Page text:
For those who still think women can’t be funny, the four comedians in the 11th annual Kung Pao Kosher Comedy “Funny Girlz” lineup will inspire conversion Friday night – whether by laughter or obscenity. Shazia Mirza , Dhaya Lakshminarayanan , Carla Clayy and Lisa Geduldig take the Palo Alto stage on the evening of Oct. 1 as the last stop in the annual three-night “Funny Girlz: A Smorgasbord of Women Comedians.”
“It’s just going to be a powerful lineup of funny, intelligent comedy that is going to really resonate,” said Lakshminarayanan, participating comedian and host of WGBH’s “High School Quiz Show.” “There’s no, ‘being a woman is so hard, whine whine.’ It’s going to be pretty inspired.”
While “Funny Girlz” kicked off in 1999 as a showcase for female standup comics, this year’s quartet is objectively hilarious, chromosomes notwithstanding. With a British-Pakistani Muslim, an Indian American, a black Bay Area native and a Jewish lesbian, the diverse lineup runs the gamut of experiences.
Stanford students may most identify with Indian-American Lakshminarayanan, who graduated with two degrees from MIT, researched in Cuba, blogged at the Democratic National Convention and then joined a Silicon Valley venture capital firm. And now she jokes about it. She maintains that comedy clubs and the “traditional good Indian girl route” of management consulting aren’t as far removed as they would appear. For one, the business negotiations come in handy.
“I decided to go into comedy because I had always been funny, always the nerdy class clown, always getting into trouble but still getting As,” she said. “When I was in venture capitalism, I couldn’t smoke cigars and couldn’t go out for drinks – I’m vegetarian and 98 pounds – so comedy was how I could compete.” Lakshminarayanan’s clean comedy is as cerebral and socio-political as her pedigree would suggest (think “The Big Bang Theory”-style humor).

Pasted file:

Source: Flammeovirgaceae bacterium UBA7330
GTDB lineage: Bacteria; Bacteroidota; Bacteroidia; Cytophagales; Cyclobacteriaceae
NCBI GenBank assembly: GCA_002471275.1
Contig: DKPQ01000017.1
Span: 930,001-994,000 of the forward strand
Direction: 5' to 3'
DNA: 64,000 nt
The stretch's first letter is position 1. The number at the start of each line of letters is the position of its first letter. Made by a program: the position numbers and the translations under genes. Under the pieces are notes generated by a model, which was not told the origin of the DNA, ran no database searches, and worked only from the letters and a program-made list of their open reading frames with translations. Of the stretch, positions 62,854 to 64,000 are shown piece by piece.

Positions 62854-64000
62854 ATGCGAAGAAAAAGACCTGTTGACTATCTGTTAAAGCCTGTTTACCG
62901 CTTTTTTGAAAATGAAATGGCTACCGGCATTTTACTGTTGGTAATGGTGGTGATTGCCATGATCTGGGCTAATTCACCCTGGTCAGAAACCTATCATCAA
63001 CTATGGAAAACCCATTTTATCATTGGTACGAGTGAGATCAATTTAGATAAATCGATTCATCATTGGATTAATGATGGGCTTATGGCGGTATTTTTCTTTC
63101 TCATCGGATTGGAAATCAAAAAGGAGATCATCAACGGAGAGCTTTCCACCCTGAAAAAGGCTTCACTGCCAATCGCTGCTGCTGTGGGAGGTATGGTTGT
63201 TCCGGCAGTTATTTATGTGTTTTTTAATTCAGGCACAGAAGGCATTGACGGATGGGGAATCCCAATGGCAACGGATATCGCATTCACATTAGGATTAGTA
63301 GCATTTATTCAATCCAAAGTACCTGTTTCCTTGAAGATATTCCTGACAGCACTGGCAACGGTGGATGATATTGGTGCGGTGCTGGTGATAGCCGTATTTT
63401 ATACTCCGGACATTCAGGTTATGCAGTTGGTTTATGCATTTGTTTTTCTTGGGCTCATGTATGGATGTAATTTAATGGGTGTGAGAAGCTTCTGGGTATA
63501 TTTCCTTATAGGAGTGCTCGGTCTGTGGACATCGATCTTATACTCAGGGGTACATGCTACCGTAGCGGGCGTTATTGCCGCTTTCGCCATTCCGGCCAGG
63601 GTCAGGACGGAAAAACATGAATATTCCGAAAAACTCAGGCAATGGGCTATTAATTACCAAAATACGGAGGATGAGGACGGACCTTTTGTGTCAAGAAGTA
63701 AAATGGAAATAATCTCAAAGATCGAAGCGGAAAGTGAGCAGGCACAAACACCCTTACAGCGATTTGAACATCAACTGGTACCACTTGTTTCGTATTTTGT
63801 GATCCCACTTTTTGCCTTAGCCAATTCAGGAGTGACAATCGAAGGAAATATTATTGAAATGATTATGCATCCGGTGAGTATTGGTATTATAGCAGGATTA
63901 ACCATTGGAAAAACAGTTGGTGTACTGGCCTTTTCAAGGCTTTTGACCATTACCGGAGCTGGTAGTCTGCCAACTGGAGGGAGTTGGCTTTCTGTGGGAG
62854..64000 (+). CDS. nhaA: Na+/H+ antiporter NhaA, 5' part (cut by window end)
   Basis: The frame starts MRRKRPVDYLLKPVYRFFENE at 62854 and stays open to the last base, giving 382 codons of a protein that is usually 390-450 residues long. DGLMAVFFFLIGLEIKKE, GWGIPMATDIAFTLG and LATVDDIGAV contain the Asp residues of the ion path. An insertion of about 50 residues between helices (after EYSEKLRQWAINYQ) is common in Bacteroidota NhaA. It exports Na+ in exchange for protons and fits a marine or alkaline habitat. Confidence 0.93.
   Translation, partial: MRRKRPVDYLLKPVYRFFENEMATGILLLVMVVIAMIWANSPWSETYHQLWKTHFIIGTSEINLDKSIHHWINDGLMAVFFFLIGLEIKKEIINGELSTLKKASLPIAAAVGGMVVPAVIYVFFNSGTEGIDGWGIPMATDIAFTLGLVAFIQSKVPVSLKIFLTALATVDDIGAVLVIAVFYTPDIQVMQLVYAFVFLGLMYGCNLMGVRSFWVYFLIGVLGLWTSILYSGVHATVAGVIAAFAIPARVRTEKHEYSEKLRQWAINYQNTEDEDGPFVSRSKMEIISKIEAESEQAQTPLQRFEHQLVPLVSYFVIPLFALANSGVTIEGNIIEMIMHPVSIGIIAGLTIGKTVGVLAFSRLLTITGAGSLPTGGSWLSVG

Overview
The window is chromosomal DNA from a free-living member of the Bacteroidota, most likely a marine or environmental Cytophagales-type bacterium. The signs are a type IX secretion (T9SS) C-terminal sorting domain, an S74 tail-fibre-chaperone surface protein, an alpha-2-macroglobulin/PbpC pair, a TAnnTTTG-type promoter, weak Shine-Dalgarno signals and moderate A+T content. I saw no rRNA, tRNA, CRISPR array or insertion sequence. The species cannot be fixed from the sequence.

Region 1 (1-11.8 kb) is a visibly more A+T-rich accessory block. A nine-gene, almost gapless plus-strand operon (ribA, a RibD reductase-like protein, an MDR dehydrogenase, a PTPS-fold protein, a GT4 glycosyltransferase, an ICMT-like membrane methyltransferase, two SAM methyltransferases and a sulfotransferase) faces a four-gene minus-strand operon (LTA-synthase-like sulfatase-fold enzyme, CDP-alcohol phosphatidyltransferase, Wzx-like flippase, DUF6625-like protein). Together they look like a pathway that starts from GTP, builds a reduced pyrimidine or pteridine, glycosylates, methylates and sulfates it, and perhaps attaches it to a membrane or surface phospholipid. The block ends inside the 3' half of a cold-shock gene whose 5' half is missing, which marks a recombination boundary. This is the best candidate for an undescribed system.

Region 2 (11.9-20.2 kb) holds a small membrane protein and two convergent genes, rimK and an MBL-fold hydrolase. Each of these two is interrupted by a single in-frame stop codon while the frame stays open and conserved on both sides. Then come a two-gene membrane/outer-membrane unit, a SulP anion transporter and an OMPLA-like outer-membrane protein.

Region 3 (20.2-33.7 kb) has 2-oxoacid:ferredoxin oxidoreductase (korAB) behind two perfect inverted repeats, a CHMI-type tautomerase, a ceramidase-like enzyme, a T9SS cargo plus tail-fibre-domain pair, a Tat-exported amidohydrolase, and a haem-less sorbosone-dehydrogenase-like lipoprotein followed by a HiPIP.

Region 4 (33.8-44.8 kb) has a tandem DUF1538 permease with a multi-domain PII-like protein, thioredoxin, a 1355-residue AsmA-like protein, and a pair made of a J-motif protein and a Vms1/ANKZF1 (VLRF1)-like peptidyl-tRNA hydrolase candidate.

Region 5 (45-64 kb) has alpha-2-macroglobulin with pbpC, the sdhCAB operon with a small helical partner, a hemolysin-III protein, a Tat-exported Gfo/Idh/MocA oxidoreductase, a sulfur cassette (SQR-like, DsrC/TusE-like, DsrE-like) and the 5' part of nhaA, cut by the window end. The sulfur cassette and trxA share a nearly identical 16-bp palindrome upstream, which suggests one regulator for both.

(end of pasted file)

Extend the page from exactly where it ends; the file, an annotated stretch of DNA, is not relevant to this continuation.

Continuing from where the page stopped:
Fellow sometimes-academic Mirza, a veteran of both Comedy Central and “60 Minutes,” studied biochemistry at Britain’s Manchester University and taught science before taking to the standup circuit.
“When I was teaching, the kids were so bad, they were so rough, and that’s actually where I learned my standup comedy,” the third-time “Funny Girl” said. “[The students] were so bad I would have to tell jokes to keep them interested – to survive.”
Mirza, also a columnist for The Guardian, now performs across the globe, bringing her trademark autobiographical humor that draws upon her upbringing as a Pakistani Muslim in Birmingham, U.K. For
this stop in the Bay Area, Mirza will speak about what Americans love most: themselves.
“America is such a big and powerful country that it likes to hear about itself,” she said. “So when I come to America, they don’t know about where else I’ve been or what I’ve been doing, they want to know about what I think about what is happening in America.”
In turn, comedians Clayy and Geduldig represent the local Bay Area. Hostess Geduldig created Kung Pao Kosher Comedy in 1993 and has been a fixture in the San Francisco standup scene ever since.
Catch “Funny Girlz” at Berkeley’s Julia Morgan Center for the Arts Thursday night, then Palo Alto’s Lucie Stern Community Theatre (1305 Middlefield Rd.) Friday at 8:00 p.m. Tickets are $25.